Sunday, May 12, 2013

The Saudi Job

(Brian Hartenstein with his Saudi students, August 2012)

All the interviews were done by Skype.  The first at 10 o’clock at night with the recruiter in New Zealand who said I was exactly what they were looking for.  The second was two weeks later at 6 a.m. with the company’s managing director in Bahrain who said he would fast track me for a management position.  The final was the following week, at 11 a.m. with the director of the school who had hiring approval.  He as an American man who had lived in Saudi for 27 years, converted to Islam, and was a millionaire.  Over the next four months he was the only man who never lied or cheated me.  Perhaps that was because, as I found out toward the end, he was totally insane.  For the purpose of this blog I will call him, The Admiral.
(Saudi students at SESP arrive for orientation still wearing traditional white thobe gowns and red checkered shumaghs)

The Admiral said to me at the end of our interview, “You have children, what if one of them gets sick or is in the hospital? The Saudi desert is a long way from Taiwan.”
I said, “Their mother is pretty tough. I trust her.”
Then The Admiral said, “Hartenstein is a Jewish name. You may be threatened. Are you prepared for students to act aggressively toward you?”
I said, “In America I’m Mr. Hartenstein. When I teach abroad, I’m just ‘Teacher Brian.’ Besides, it wouldn’t be the first time.”
Then he said, “The job is in the city of Jizan which is along the Yemen boarder. It’s a desolate, lonely, and potentially violent place. Aren’t you scared?”
I said, “This isn’t the first time I’ve been abroad.”
Finally, The Admiral said, “This is one of the highest paid English jobs in the world. We’re looking for only the best. We had over four-thousand applicants. You’re our first hire.”
(There was complete disorganization during student in-take.  Over five hundred students, each with three or four ways of spelling their Arabic name in English, trying to register to one man, an overworked and frustrated Dijiboutian carrying a clipboard, taking name after name with a pencil)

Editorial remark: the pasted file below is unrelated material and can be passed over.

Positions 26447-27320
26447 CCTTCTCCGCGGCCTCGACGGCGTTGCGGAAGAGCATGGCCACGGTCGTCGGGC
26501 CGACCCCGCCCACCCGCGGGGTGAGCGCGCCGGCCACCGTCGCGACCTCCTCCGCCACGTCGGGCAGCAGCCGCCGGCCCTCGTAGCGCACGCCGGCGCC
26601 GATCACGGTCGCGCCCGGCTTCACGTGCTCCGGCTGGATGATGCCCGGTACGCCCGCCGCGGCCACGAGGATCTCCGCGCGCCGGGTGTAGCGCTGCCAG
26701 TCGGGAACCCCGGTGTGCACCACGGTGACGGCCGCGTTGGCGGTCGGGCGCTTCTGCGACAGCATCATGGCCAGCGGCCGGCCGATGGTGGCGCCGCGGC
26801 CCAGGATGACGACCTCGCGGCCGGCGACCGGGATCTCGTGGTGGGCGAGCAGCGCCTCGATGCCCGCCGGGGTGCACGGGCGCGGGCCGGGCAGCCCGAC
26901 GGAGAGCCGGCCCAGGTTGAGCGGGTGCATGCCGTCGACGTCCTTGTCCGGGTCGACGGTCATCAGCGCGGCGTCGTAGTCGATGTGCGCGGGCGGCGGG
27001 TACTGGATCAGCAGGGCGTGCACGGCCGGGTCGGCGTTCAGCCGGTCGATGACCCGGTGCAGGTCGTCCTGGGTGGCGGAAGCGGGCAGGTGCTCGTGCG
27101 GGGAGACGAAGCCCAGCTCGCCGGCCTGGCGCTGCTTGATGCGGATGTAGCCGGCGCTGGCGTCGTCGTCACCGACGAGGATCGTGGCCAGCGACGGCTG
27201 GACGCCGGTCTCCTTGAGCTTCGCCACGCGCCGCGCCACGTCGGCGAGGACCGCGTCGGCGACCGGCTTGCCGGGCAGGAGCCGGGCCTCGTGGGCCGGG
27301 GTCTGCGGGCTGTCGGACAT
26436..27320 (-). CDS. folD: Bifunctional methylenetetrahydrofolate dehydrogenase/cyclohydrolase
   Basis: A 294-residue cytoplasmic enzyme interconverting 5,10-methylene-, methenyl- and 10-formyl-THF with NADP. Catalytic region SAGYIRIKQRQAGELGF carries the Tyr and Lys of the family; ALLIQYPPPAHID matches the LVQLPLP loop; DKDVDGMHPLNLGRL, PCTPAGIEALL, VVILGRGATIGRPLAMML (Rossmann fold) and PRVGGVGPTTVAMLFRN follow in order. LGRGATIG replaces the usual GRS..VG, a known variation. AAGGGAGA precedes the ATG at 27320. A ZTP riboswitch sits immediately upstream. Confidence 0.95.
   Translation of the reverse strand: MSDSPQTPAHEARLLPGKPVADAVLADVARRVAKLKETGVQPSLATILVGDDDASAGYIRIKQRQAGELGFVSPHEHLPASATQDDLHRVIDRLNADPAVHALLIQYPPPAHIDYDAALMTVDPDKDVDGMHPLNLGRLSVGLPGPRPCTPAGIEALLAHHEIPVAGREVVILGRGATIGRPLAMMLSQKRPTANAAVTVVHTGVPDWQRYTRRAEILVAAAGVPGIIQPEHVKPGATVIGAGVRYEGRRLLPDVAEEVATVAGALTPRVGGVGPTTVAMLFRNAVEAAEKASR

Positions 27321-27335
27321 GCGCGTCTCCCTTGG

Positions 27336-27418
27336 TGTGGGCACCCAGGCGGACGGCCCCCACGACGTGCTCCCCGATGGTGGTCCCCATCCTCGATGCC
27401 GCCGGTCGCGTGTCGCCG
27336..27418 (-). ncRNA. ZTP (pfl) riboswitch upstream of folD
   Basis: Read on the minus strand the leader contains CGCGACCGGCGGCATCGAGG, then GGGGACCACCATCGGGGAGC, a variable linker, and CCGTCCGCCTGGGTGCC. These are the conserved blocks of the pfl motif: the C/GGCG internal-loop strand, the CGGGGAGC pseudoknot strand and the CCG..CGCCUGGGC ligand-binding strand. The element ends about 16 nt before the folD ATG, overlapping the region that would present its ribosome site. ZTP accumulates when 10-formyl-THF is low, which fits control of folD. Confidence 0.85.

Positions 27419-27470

The next month was spent doing the usual visa requirements.  I was fingerprinted at the police station and had my urine, stool, and blood samples tested for HIV, AIDS, STDs, hypertension, high blood pressure, seizures, and questioned about mental disorders.  I traveled to Taipei twice to secure travel papers and visited several notaries.  I contacted a lawyer, drafted a will, and put my affairs in order.  Finally I boarded a plane through Bangkok to Qatar and to Riyadh and then after a lengthy and dehydrated layover, I finally arrived in the dusty, rubble filled city, of Jizan.
(I soon learned Saudi students openly cheat on everything.  When I say openly, I mean blatantly passing papers, leaning over to copy, and being completely unable to keep their eyes on their own tests.  Trying to police this issue was laughable)

I won’t kid you, my emotions were mixed.  I missed my girls immensely and second guessed myself every minute for leaving them.  Yet on the other hand, this was an adventure.  I suddenly found myself in the deserts of Lawrence and Aladdin. There were camels on the highways and Bedouin riding donkeys into the horizon.  Men kneeling on carpers while rhythmic chants called them to prayer.  Exotic women wrapped in the most flowing black gowns with only their eyes to seduce me.  And the desert itself, the Rub’ al-Khali, beckoning for me to explore.  
(But despite this, those first days, I felt oddly secure and at ease)

I had no idea what would happen next.  I had no idea what to expect.  I only knew that I had arrived, and nothing would ever be the same.

No comments:

Post a Comment